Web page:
Generally, the movement of cattle within any country including Italy is very essential to the economics of livestock industry. However, this transmission can also carry and spread the risk of contracting the disease (infectious diseases) by other cattle in various geographical areas. For example, this pattern of animal movements brought about an outbreak of foot-and-mouth infectious disease throughout the UK in 2001. Also as Taylor et. al (2001) mentioned that these diseases can give rise to the productivity decline and even can lead to some threats to human health. Therefore, to reduce the risk and economic loss of this kind of contagious diseases, authorities should be able to manage and control them (Andesron, 2002). This control measures can consist of monitoring the animal trades, inspecting entry to and exit from premises, adopting some eradication programs (say, sending sick cattle to slaughterhouses), quarantining cattle, and etc. To properly assess this kind of control measures, we need a comprehensive and detailed information and regulation about the cattle movement pattern. To address these issues, European Economic Community (EEC) devised some regulations and imposed them on its member states to adhere to these measures (EU traceability framework). Actually, these measures originate from the public health and food health concerns, which are related to animal health and the economic impacts of the outbreak of infectious diseases. The EEC issued Council Directive 92/102/EEC in 1992 (with latest modifications in 2013), which obliged member states to record the origin and destination point of each cattle. Also, each cattle should be tagged by an ear tag to be traceable . Specifically, European Parliament and European council in 2000 tried to simplify and implement this process through a digital framework that allows countries to identify and register their bovines . In Italy, this procedure was done by Italian National Animal Identification and Registration Database which proposes us a rich and valuable dataset, including the all required parameters, to perform and analyze some important determinants of Bovines movements and the effects of this kind of disease outbreaks on the pattern of bovines trade among different holdings. In recognition of the importance of national and international bovines’ trade, this thesis attempts to assess and investigate some relevant determinants of bovines movements among Italian holdings and Italian provinces. This study consists of three chapters. In the first chapter, we introduced a structural gravity model of trade and then we linked it to the Italian bovine trade system. Then, we assessed two important determinants of any animal movements, i.e. feed prices and financial literacy rate of farmers. In addition, we tried to analyze the interaction of these determinants on the movements of bovines among Italian provinces. We found that feed (corn, in our case) price shocks and financial literacy rate of farmers could significantly affect on the pattern of bovines movement. Furthermore, our findings suggest that this two factors have a close relationship together and can offset each other's effects, in the sense that the enhancing financial literacy rate of farmers can somehow immune them to the unexpected price shocks and actually undermine the effects of unfavorable price shocks on their business. In the second chapter, we used again the structural gravity model and employed it to investigate the risk of the outbreak of bovine diseases among Italian provinces. We found that the disease incidence rate has a significant positive effect of the movement of bovines from origin nodes to destination points. Also, we tried to merge our findings with the feed (corn) price effects and saw that these two factors act in a different direction. That is the more is the incidence rate, the effect of feed prices become less relevant to the movement of bovines among different provinces. In chapter 3, we tried to have a more detailed view on the effects of disease outbreaks on the movements of bovines among farms and slaughterhouses. In general, we found that the disease status has a negative effect on bovines movement from farms to farms, and a positive influence on the movements of bovines from farms to slaughterhouses. In addition, we found that the ownership has a significant role in determining the pattern of trade among holdings, in the sense that the results are reliable only if two trading partners have different owner/keeper. Although, if the effects were driven by movements between farms with the same owner, it would be a rational decision by the owners in order to separate and protect healthy bovines from sick bovines. However, we found that in the case of positive disease tests, distance has a positive effect on the movement of bovines between various farms. This somehow shows us that some farms may act in such an opportunistic behaviors that can even lead to the spread of diseases among different regions. Finally, we analyzed some network characteristics of the bovines movements to see the effect of network structure and its interaction with disease status on the pattern of movements. More specifically, we used the most commonly used feature of any network i.e. indegree, outdegree, and degree and found that in the case of diseases the farms tend to send more bovines to the slaughterhouses. Actually, the results on the interaction of indegree and disease tests show us that the farms that have received more (probably sick) bovines from more suppliers in the previous period, tend to send more bovines to other farms in the current time period. Also, we should note that the indegree analysis can help us tracing back the diseases to the nodes that are more exposed to receiving bovines and consequently more subject to contracting diseases. On the other hand, we found the outdegree is also important only in case of the trade from farms to other farms. This tells us that in the case of diseases, the farms tend to not change significantly the pattern of their trading partners (other farms), and probably they tend to send their (probably sick) bovines to the other farms and this situation can even decrease the number of heads which transfer from farms to slaughterhouses. This confirms the importance of such nodes in the network in the sense that those with higher outdegree can be considered as most dangerous nodes and can act as a source of spreading diseases among different premises.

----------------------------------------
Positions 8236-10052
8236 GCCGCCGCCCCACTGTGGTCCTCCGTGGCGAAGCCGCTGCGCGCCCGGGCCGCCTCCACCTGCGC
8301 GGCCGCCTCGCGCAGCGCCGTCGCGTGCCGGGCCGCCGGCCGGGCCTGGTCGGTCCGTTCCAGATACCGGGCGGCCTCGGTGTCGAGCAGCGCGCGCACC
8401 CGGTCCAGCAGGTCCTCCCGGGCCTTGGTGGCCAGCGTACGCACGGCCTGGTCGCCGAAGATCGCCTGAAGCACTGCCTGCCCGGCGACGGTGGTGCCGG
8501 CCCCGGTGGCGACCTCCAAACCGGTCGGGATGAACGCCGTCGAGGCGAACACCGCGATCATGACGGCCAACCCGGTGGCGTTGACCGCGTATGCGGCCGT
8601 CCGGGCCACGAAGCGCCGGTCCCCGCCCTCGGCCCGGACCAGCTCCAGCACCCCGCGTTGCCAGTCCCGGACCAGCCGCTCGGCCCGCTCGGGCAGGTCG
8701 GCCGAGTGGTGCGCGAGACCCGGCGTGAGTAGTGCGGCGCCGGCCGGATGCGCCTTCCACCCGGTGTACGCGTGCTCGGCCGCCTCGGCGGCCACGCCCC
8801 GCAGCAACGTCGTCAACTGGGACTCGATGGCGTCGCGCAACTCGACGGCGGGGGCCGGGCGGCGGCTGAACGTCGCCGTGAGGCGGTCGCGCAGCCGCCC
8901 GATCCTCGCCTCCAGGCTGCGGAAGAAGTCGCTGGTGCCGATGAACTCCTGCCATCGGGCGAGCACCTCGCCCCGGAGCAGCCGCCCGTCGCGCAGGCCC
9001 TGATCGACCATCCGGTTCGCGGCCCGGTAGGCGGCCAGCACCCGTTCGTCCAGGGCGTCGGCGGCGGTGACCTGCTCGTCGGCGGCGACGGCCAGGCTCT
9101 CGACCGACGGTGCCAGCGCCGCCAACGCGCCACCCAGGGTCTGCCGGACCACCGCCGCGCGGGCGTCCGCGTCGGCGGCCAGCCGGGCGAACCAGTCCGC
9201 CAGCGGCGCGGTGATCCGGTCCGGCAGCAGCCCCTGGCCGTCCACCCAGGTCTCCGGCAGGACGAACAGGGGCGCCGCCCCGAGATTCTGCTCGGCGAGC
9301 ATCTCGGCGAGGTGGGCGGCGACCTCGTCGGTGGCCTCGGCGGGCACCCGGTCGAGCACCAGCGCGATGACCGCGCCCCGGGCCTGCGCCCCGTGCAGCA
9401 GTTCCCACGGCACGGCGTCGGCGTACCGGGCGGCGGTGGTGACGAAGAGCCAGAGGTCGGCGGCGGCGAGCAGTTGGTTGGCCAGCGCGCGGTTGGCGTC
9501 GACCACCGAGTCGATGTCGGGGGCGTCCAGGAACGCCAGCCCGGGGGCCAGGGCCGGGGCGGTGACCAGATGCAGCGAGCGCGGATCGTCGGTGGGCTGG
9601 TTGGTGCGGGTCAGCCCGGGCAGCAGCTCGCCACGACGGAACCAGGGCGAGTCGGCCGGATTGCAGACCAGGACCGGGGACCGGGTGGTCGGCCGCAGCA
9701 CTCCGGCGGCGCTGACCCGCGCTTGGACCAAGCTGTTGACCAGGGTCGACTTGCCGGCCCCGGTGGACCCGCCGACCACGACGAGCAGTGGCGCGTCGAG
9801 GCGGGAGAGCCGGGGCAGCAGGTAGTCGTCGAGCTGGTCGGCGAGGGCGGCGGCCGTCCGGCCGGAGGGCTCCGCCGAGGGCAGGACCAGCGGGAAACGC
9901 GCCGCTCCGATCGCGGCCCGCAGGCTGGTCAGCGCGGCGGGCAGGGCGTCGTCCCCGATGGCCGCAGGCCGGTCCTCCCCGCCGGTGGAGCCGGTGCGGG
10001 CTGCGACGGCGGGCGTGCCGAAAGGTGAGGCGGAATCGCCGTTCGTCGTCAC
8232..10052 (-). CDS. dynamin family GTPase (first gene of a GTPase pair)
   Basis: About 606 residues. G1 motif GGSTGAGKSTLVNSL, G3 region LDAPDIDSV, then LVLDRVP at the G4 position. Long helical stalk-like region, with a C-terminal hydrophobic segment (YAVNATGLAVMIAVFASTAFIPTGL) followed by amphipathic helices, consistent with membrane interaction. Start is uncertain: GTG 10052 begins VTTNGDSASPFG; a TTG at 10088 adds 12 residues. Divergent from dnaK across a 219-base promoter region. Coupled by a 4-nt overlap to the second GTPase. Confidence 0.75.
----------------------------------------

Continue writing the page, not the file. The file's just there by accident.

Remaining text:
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|Titolo:||Essays in Applied Economics: Disease Outbreaks and Gravity Model Approach to Bovines movement network in Italy|
|Appare nelle tipologie:||8.1 Tesi Dottorato|